Wednesday, 20 May 2009


A welcome new appraisal of Adam Smith's
free-market view

Sunday 19 April 2009
by Dan Glazebrook
Morning Star

When Adam Smith's head first appeared on the £20 note,
presumably as some kind of triumphalist homage to the
dominance of unfettered capital, it struck me just how far
the symbolism of this man has drifted from what he actually

While he was, as we all know, in favour of free markets,
what is usually forgotten by the bourgeoisie in their
eulogising is that he also argued that there should be a
strong state to oversee these markets.

He also believed in a monopoly of land ownership to ensure
that the fruits of the free market result in rising
standards of living for its citizens.

Which state is closest to this ideal today? Not the states
that cast Smith as their prophet, which long ago
conveniently forgot the qualifications to Smith's argument,
but their arch-nemesis - China.

Smith was writing in the late 18th century, at a time when
China was not only the most advanced economy in the world
but, according to Smith, one whose development had followed
a more "natural" - and preferable - economic path then that
taken by most of Europe.

China's economic development was based on increasing
agricultural yields, which facilitated a higher division of
labour and thus enough of a surplus to trade on foreign

Europe followed an inverted and "unnatural" trajectory,
beginning with foreign trade - and slavery and plunder -
and the growth of foreign markets, which then prompted
technical advance at home. In other words, the Chinese path
in reverse.

Smith argued that, although the path taken in east Asia was
economically superior, the monopoly of advanced firepower
acquired by the west had allowed them to dominate the east.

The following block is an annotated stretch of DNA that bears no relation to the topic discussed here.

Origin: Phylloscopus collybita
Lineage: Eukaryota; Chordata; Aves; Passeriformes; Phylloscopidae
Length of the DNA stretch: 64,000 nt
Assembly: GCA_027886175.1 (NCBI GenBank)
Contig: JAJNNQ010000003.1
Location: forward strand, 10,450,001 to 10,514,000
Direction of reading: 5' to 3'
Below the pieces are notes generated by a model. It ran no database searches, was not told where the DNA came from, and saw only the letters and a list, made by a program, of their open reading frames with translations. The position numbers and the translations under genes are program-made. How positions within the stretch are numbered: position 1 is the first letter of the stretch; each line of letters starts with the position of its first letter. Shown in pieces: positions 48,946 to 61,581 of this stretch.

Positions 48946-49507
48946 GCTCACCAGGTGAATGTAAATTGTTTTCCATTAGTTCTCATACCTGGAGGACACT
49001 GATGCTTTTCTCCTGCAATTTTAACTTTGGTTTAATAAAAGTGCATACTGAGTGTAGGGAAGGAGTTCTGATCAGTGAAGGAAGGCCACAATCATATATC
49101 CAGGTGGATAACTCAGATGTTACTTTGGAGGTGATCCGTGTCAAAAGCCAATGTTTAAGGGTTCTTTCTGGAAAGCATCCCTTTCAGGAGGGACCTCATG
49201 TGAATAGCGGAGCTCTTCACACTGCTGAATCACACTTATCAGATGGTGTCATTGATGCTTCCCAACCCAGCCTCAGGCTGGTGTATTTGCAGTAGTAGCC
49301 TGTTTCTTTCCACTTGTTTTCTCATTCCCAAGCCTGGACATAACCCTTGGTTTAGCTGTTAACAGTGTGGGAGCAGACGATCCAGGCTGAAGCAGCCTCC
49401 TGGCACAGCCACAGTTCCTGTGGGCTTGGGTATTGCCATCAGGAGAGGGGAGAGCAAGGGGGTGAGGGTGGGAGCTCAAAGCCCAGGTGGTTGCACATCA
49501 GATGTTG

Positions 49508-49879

But a dominance based solely on such a monopoly, Smith
believed, could only ever be short-lived, after which "the
inhabitants of all the different quarters of the world may
arrive at that equality of courage and force which, by
inspiring mutual fear, can alone overawe the injustice of
independent nations into some sort of respect for the
rights of one another."

Giovanni Arrighi's thesis is that, with the fast erosion of
the West's monopoly of advanced weaponry, the "equality of
courage and force" prophesied by Smith could well be almost
with us.

The failure of US attempts to preserve its world hegemony
through military onslaught has merely served to perpetuate
and deepen its economic malaise, thus opening the door for
a truly multipolar world.

The real achievement of this book is its ability to put the
rapid changes we are currently living through in their
broad historical and economic context - demonstrating just
what a short blip the West's economic dominance of the
world really is or was.

China and Japan's share of world GDP was actually higher
than the combined share of Britain and the US until shortly
before the dawn of the 20th century.

Today, the West's two main projects for maintaining global
inequality - neoliberalism and military aggression - both
lie in tatters.

The increasing confidence and unity of the Third World, led
by the BRIC countries of Brazil, Russia, India and China,
look set to rewrite the rules of international relations.

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